With this work, we find out precisely which parts of an intersection are mostly at risk and which road users are typically in a risky situation at that location. Then, risks are reported for very specific areas of that intersection.

Therefore, raw data produced by the cameras, which are commonly neglected, can become an engineering or intervention project on the analyzed street. From the diagnosis of the problem, we can understand how to change the physical layout of intersections, better accommodate road users, and separate conflicting routes with the objective of reducing risks.

Recording videos is an obstacle. There are no cameras at all intersections and sometimes the cameras may even exist, but the design of the CCTV network does not allow us to do much with them. In some cities, cameras are frequently offline and do not record what is necessary for us to make a diagnosis. One of the biggest challenges for cities that want to use our system is to have a good CCTV system.

Yes, the connection can also be an obstacle, but I would characterize it as part of the CCTV system. When we do video analysis, there is a computational and bandwidth dependency. But it is possible to choose between applying a lot of computational power at the edge and not worrying about bandwidth or keeping this computational power centralized and having a greater demand for bandwidth.

We use centralized computing and, in the future, we will have an edge option. Some cities will have to use our edge solution, but when doing so, there will be a need to put more computing power on the edge, which will require a more advanced camera.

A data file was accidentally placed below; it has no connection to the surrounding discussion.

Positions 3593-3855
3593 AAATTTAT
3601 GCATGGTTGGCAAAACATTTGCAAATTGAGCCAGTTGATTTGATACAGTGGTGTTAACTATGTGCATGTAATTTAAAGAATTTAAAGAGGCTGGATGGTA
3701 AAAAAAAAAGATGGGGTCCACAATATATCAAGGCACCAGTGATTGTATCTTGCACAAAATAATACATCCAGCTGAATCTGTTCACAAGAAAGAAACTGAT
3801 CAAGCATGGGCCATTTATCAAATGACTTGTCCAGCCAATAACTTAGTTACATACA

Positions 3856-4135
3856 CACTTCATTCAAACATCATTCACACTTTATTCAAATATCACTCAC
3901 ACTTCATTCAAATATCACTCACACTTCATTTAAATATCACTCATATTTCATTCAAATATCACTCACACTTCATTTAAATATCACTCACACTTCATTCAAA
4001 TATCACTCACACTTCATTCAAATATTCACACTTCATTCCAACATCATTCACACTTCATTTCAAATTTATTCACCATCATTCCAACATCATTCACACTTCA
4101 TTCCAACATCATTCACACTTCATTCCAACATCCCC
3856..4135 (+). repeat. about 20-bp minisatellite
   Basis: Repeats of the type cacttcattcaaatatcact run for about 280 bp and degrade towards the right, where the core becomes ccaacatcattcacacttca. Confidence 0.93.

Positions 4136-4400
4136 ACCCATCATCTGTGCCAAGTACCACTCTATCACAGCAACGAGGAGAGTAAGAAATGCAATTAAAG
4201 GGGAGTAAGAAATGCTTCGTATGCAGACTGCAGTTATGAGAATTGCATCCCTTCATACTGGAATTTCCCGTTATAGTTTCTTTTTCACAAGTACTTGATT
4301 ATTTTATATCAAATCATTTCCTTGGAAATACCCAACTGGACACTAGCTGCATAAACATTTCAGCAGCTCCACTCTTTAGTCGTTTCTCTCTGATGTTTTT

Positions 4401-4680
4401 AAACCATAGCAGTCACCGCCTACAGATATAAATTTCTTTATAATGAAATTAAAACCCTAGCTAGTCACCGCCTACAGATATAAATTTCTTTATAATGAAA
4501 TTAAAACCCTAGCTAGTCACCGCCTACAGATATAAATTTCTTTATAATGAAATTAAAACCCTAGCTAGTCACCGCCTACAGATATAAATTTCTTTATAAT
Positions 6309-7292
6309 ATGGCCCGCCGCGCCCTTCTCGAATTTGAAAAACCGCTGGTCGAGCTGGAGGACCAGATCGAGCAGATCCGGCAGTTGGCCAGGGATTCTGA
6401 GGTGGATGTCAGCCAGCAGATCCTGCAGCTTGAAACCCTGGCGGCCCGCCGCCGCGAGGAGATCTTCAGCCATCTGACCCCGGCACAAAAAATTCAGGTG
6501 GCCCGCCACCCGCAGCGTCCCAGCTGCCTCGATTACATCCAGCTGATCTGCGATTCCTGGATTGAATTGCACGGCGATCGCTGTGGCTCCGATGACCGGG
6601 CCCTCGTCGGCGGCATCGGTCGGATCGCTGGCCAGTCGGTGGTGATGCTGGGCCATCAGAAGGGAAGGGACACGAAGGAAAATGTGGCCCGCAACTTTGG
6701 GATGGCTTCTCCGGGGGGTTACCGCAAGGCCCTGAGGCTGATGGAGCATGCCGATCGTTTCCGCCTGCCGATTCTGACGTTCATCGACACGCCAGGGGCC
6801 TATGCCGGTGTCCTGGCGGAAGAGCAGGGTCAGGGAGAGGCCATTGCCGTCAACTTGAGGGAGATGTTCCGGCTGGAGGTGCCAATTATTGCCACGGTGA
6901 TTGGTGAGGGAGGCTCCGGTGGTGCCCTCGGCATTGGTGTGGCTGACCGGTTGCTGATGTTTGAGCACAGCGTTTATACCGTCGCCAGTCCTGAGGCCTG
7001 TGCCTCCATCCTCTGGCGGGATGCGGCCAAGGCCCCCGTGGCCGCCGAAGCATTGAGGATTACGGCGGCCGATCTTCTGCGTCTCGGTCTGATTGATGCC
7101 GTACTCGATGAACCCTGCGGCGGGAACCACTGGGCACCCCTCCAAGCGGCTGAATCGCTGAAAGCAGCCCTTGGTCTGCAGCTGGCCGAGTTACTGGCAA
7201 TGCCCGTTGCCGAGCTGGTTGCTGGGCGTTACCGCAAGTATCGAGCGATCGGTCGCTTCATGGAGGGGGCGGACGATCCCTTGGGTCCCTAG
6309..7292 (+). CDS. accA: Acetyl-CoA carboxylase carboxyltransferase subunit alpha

Today MicroTraffic is able to create a pilot in any municipality, regardless of the technological situation. As we want to demonstrate the value of our technology, we can install temporary cameras, and remove them after the data captured. So it is possible to test the solution. If the city likes the technology and is building a smart city monitoring structure, it is possible to invest in that technology.

Some municipalities do not plan to make a large investment in bandwidth, so they have been using temporary cameras for years. In such cases, the devices are placed at an intersection, the risk factors are discovered and treated, the risk reduction is measured and the device is installed elsewhere.

MicroTraffic tries not to restrict itself to locations that already have robust IoT monitoring configurations. However, the locations that have this technology are at a great advantage because our solutions can be used almost instantly.

Monitoring technologies, especially those aimed at security, are very important trends in smart cities. Between the 1970s and 2010, there was a big reduction in traffic accidents because we did everything that was easy to do without technology. But from 2010 on, progress in traffic safety has almost stopped, so the hope for many cities is that monitoring, IoT sensors, and artificial intelligence may unlock the next step in road safety in a variety of applications.

First, we were very happy to have been selected to participate in the SXSW Pitch and then to win the prize. It was a great experience. The judges also helped a lot. The questions we were asked led us to think about important elements of our business, but I think we gave good enough answers at the time.

For us, the prize means two things. First, it is a validation that what we are doing is important, exciting and that other people see value in something that we are passionate about. The other thing is that it gives us exposure. We hope that, through the award and the publicity surrounding it, more cities will come to know us.